Vail Valley real estate dip tracked to decline in sales of $5 million or more
Lack of inventory hampering activity across all price points
- $580 million: Eagle County real estate sales volume through April 30.
- $664 million: Sales volume for the same period in 2018.
- 506: Eagle County real estate transactions through April 30.
- 619: Transactions for the same period in 2018.
The Vail Valley’s real estate market has long been an unusual one, with very expensive sales accounting for a large share of the market’s dollar volume. That means a few sales can have a large impact on volume.
That seems to be happening this year.
Land Title Guarantee Co. tracks real estate transactions recorded at the Eagle County Clerk & Recorder’s Office. So far this year, dollar volume and transactions trail numbers for the same period posted in 2017 and 2018.
Transactions this year are 82% of the 2018 figures, while dollar volume is 87% of 2018’s numbers.
It seems there are a few things at work in the decline.
Markets are cyclical
First is the cyclical nature of all markets.
Mike Budd, a broker in the Edwards office of Berkshire Hathaway HomeServices Mountain Properties, said the upper level of the market — $5 million and above — is unpredictable and can vary widely from year to year.
Budd said there were 55 sales in that range in 2018. That would have been between 18 and 19 sales through the first third of 2018. Through the end of April of this year — the first third of the year — there have been 15 such sales.
In both cases, though, sales of $5 million and more made up roughly 3.5% of transactions and accounted for roughly 25% of the sales volume.
Still, fewer big sales mean lower volume.
The other factor is inventory.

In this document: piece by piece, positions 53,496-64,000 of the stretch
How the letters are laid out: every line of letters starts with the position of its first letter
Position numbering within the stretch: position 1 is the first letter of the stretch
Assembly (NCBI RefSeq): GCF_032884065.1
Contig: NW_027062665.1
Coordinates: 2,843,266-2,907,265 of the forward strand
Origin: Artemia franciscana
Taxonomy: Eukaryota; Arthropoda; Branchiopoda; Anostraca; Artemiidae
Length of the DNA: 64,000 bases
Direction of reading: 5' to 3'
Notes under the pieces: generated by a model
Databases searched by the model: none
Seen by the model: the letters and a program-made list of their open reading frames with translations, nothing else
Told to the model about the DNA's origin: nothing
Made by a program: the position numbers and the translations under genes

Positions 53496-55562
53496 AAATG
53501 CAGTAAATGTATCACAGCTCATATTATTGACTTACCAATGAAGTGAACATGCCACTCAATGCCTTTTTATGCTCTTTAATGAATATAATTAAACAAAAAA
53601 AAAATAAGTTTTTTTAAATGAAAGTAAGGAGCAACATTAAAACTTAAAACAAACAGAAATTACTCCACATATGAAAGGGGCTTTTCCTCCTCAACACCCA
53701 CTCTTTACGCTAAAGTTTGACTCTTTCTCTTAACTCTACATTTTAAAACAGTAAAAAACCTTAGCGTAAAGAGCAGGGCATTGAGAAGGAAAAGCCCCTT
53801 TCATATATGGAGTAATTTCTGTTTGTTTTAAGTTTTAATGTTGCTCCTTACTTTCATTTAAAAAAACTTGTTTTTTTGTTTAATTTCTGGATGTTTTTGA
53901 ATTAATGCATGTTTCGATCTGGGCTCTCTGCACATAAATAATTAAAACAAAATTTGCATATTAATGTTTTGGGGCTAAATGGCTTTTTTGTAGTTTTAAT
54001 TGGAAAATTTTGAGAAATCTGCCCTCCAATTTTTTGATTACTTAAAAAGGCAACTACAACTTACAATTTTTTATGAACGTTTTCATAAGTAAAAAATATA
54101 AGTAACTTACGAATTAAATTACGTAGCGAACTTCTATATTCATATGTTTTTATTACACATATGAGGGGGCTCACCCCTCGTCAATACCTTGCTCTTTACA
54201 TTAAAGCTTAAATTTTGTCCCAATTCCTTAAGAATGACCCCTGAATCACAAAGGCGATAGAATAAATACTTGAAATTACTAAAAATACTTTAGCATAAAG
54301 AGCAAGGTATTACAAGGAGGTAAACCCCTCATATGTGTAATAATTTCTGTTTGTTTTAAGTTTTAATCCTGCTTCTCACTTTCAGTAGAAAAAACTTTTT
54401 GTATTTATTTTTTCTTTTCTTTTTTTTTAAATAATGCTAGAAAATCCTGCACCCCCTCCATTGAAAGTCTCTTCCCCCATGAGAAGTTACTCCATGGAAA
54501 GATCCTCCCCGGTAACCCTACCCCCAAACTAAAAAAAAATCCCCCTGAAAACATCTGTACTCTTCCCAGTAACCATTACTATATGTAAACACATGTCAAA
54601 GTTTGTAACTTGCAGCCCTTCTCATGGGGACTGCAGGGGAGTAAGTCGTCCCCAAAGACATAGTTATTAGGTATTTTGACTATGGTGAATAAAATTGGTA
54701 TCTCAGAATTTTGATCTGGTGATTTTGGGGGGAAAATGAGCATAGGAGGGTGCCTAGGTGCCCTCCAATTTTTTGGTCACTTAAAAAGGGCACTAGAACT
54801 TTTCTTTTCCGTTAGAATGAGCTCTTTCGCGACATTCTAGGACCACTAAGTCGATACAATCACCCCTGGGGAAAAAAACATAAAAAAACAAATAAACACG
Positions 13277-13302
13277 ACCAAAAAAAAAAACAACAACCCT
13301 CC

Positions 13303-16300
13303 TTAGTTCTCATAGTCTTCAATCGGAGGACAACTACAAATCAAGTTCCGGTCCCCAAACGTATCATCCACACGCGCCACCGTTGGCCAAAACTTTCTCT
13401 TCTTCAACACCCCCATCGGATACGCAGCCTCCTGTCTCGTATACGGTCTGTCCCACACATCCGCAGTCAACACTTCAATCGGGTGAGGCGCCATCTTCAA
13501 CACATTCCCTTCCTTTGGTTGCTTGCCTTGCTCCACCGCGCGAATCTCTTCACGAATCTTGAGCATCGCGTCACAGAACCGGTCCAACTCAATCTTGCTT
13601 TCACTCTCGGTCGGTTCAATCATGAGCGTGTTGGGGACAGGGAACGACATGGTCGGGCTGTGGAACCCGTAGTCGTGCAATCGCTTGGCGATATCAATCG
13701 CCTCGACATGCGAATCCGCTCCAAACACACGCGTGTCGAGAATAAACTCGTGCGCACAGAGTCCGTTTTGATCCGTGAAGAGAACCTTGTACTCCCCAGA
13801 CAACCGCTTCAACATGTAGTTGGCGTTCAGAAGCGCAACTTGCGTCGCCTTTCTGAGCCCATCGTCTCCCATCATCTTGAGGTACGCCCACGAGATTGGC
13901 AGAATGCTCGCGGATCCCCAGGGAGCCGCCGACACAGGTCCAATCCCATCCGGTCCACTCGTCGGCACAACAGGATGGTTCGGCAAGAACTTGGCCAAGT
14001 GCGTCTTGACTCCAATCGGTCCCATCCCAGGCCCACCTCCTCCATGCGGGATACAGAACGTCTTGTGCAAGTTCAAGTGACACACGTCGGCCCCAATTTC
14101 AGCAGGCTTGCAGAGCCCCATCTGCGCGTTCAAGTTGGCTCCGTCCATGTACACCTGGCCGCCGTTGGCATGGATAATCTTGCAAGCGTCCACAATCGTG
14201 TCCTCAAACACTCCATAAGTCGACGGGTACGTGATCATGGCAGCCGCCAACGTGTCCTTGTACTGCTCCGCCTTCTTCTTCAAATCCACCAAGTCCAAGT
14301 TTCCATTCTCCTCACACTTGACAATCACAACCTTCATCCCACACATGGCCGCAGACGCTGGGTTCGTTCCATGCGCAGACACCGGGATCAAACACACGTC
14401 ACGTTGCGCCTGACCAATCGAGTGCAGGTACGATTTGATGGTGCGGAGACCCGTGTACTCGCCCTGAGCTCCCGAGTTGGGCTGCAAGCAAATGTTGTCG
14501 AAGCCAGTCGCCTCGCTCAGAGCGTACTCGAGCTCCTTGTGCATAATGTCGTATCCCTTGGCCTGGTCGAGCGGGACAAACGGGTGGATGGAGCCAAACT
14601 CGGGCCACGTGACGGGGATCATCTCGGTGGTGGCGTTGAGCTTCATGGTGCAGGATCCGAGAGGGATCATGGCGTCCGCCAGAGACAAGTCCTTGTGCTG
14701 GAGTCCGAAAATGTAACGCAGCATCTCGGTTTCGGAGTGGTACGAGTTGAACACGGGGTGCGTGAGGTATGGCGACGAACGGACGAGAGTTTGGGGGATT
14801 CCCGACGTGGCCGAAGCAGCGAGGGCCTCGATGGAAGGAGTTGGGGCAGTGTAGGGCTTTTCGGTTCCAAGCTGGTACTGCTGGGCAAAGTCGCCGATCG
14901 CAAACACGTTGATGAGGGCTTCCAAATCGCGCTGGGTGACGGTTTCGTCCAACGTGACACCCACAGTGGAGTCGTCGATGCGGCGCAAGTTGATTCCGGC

Slifer Smith & Frampton Real Estate managing broker John Pfeiffer said his brokers are telling him they have willing buyers but little to buy across the price spectrum, adding that the firm has a handful of high-end sales set to close in the next several weeks.
Pfeiffer said he recently held a meeting with Slifer Smith & Frampton’s brokers. Virtually all are talking about the lack of inventory, he said. Pfeiffer added that he sees a steady stream of emails from brokers who say they have willing buyers but nothing to sell. The biggest challenge is with homes priced at $1.5 million and less, he added.
Budd said that inventory in the western part of the valley is “really tight,” with a bit more supply from Edwards east.
Budd noted that in 2018 the local market switched from being dominated by sales of $500,000 and less to sales between $500,000 and $1 million. That’s due to both inventory and price increases, he said, with buyers who had been in the $500,000-and-less range looking at homes priced around $600,000.
Price increases have played a significant role, Pfeiffer said, noting that the least expensive single-family home in Eagle is priced at $485,000, a price that doesn’t include a garage.
Still, both Budd and Pfeiffer called the current market “stable.” Budd said that outside the market’s upper reaches, the rest of the market is “relatively predictable.”
Despite this year’s dip, Pfeiffer said current indicators point to continued stability.
Pfeiffer said the state-level experts he’s talked to remain “bullish” on Colorado’s economy. Pfeiffer added that bankers and lenders he talks to aren’t concerned about the state’s economy at the moment.
“Inventory is our main story,” Pfeiffer said. “We have the clients. … It’s an incredible time to list a property for sale, and it’s an incredible time to buy.” Pfeiffer said that is due to a combination of a strong economy and continued low mortgage interest rates. That combination doesn’t happen very often, he said.
And while the local market has had a good run-up the past few years, annual increases aren’t guaranteed.
“That’s part of a healthy market,” he said.
Vail Daily Business Editor Scott Miller can be reached at email@example.com and 970-748-2930.
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